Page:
Plus, there was that last-chance feeling. “There’s the cliché of, ‘If this doesn’t work, I’m dead,’ ” he recalls. “For every Jimmy Spader who goes from movies to TV and scores, there’s ones who it doesn’t work out for, and then it’s tough to dig yourself out of that rut. So I put all my faith in Lorne.”

Baldwin is half-convinced that he was always destined for comedic acting, despite the leading-man roles to which his extreme handsomeness led him. He compares it to Liam Neeson’s late-career turn toward action films. “I’ve always known that Liam Neeson was a tough guy,” he says. “If you’ve known Liam, you know that that’s something he could have easily slipped into for decades. For him to go do action films, you’re like, ‘Yeah, what’s surprising about that?’ For everybody, there’s some variation of that.”

Though Baldwin had starred in the underrated black comedy Miami Blues, and played a full-blown doofus in Beetlejuice, it was Michaels who first recognized how amusing he could be. “Alec has real power,” says Michaels, “so the part that is always fascinating is seeing how light on his feet he is in his comedy.”

It was Baldwin’s faith in Michaels (as well as his admiration for Fey’s talents) that led him to 30 Rock – even though Baldwin had just successfully pitched a TV idea of his own, a drama, to FX. Michaels pointed out that the FX show could go nowhere, while 30 Rock had a guarantee of 13 episodes. Baldwin notes that Michaels “very cleverly” neglected to mention that NBC was also going to be airing Studio 60, a similarly themed Aaron Sorkin show that most everyone was certainrep would overshadow 30 Rock (instead, it flopped after one season). It didn’t hurt that Baldwin was dealing with a custody battle over his now-teenage daughter, and the producers agreed to let him work only three days a week so he could visit her in L.A.

There’s more than a little Lorne Michaels in Jack Donaghy, though Fey can be coy about admitting it. Doesn’t a line like “hugging is so ethnic” seem like something the famously un-mushy SNL creator might say? “He wouldn’t say that,” she says, then pauses. “He might think it.” Baldwin has cited the oft-quoted joke about why he’s wearing a tuxedo one evening – “It’s after six. What am I, a farmer?” – as particularly Lorne-ish, though when I talk to Michaels around eight one December evening, he’s actually in a V-neck sweater (“But don’t blow that,” he says).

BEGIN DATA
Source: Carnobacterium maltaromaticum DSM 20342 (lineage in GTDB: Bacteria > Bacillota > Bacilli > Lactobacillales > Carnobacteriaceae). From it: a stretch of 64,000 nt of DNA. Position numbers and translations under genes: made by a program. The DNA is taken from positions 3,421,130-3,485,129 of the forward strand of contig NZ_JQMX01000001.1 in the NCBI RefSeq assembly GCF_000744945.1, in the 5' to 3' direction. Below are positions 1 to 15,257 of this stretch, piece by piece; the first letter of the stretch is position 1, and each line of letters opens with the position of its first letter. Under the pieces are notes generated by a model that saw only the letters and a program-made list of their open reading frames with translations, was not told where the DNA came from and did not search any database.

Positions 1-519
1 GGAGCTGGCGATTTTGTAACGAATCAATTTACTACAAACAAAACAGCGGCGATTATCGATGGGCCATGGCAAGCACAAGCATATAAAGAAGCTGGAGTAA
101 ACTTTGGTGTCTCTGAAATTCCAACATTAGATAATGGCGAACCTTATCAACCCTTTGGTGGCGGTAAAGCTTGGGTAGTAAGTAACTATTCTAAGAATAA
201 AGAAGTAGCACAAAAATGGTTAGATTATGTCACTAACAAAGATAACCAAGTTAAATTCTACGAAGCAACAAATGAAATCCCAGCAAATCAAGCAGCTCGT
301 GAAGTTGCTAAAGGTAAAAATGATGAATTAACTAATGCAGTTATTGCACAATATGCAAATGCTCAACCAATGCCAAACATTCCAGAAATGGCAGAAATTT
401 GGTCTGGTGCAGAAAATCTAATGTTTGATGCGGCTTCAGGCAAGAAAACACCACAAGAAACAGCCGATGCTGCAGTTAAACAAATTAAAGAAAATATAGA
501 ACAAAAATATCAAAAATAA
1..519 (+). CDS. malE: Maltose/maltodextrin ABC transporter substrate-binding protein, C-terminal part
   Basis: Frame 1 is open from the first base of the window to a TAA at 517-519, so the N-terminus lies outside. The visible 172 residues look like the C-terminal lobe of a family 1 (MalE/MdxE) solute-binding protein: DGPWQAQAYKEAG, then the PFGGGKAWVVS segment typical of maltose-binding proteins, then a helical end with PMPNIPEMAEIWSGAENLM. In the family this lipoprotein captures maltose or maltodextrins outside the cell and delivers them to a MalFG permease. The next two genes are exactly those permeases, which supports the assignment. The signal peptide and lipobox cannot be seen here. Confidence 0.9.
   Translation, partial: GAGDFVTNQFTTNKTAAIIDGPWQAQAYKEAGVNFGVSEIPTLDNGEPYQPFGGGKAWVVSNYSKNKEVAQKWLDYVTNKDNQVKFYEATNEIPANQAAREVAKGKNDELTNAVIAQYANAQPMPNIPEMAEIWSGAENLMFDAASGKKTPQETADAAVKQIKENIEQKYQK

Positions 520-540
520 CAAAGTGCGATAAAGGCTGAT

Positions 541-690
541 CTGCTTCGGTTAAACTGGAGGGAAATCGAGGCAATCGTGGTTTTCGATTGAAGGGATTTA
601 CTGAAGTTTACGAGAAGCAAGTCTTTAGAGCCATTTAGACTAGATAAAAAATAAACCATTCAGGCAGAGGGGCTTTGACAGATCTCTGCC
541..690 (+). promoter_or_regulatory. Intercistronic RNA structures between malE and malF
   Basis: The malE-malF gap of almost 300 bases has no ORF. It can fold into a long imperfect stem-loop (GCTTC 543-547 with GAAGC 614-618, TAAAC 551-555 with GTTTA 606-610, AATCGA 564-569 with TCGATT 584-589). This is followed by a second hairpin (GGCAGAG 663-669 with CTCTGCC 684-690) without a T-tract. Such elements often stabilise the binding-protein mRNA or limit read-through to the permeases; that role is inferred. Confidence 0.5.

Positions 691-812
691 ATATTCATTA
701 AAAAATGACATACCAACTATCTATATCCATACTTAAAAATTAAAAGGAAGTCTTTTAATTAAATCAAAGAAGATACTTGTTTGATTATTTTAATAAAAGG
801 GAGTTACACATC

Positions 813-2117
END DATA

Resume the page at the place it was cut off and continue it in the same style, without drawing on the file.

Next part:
Baldwin looked to other ­sources to form the way Jack walks and talks. “For me, it was Hackman in Royal Tenenbaums, this kind of Hemingway manqué masculinity,” he says. “It’s a blend where you’re alternately Teddy Roosevelt, and the next minute you’re Dustin Hoffman in The Graduate: You’re a neurotic mess, psychosexually, and then you’re just charging up the hill with a sword in your hand.”

The character has stuck to Baldwin more than anything he’s ever done – he was fascinated to see fans ask online, “Is Alec Baldwin always in a suit?” And even in his actual life, “I’ve become more like Lorne,” he says, then explodes with laughter. “I can’t believe I said that. I’m a bit more of a snob than I was before I started. If I see someone who thinks he’s something and I look at his clothes and say, ‘Why are you wearing that shirt with that tie? That looks stupid. Why are you wearing saddle-colored shoes with a gray suit? You’re not a musician.’ It exacerbated that part of me.”

Baldwin was ready to leave the show during what he saw as a weak fifth season. “It was the low point,” he says, “though even anemic 30 Rock writing is still better than everybody else’s writing. I go, ‘I’m going to get the fuck out of here, I’m done,’ because I’m an employee, I don’t have any say. So Season Five ends, and I’m saying, ‘Next year, I’m done,’ then I come back, and Season Six is really good, we all had fun again.” Then Baldwin met his second wife, and he suddenly was ready to stay in New York forever. “Fuck, I’ll stay here seasons Nine, 10 and 11.” He is actually signed for an eighth season. “I don’t think they wanted me, they just wanted to know they had the option to have me.”

On his way out, Baldwin carefully files his receipt among a bunch of others in an extraordinarily thick wallet. “I’m a very fastidious record-keeper of these kinds of things,” he says, “so I don’t end up like my brother.” (Stephen Baldwin was arrested in December for tax evasion.)

Baldwin stands in the building’s vestibule, just out of the reach of the December wind, and ponders his future. “I’m going to do a play, which is a ‘refresh’ button,” he says. “While you’re doing it, you have the day free, you really can meditate and think about ‘Who am I now?’ For seven years, I was this guy, whatever the cocktail that made this guy, and I had to be that guy 12 hours a fucking day, day after day of shooting. It was a very generous schedule, but that was my creative life.” Then he smiles, and says something that would never come out of Jack Donaghy’s mouth: “Now I have no fucking idea what I’m doing.”

This story is from the January 31st, 2013 issue of Rolling Stone.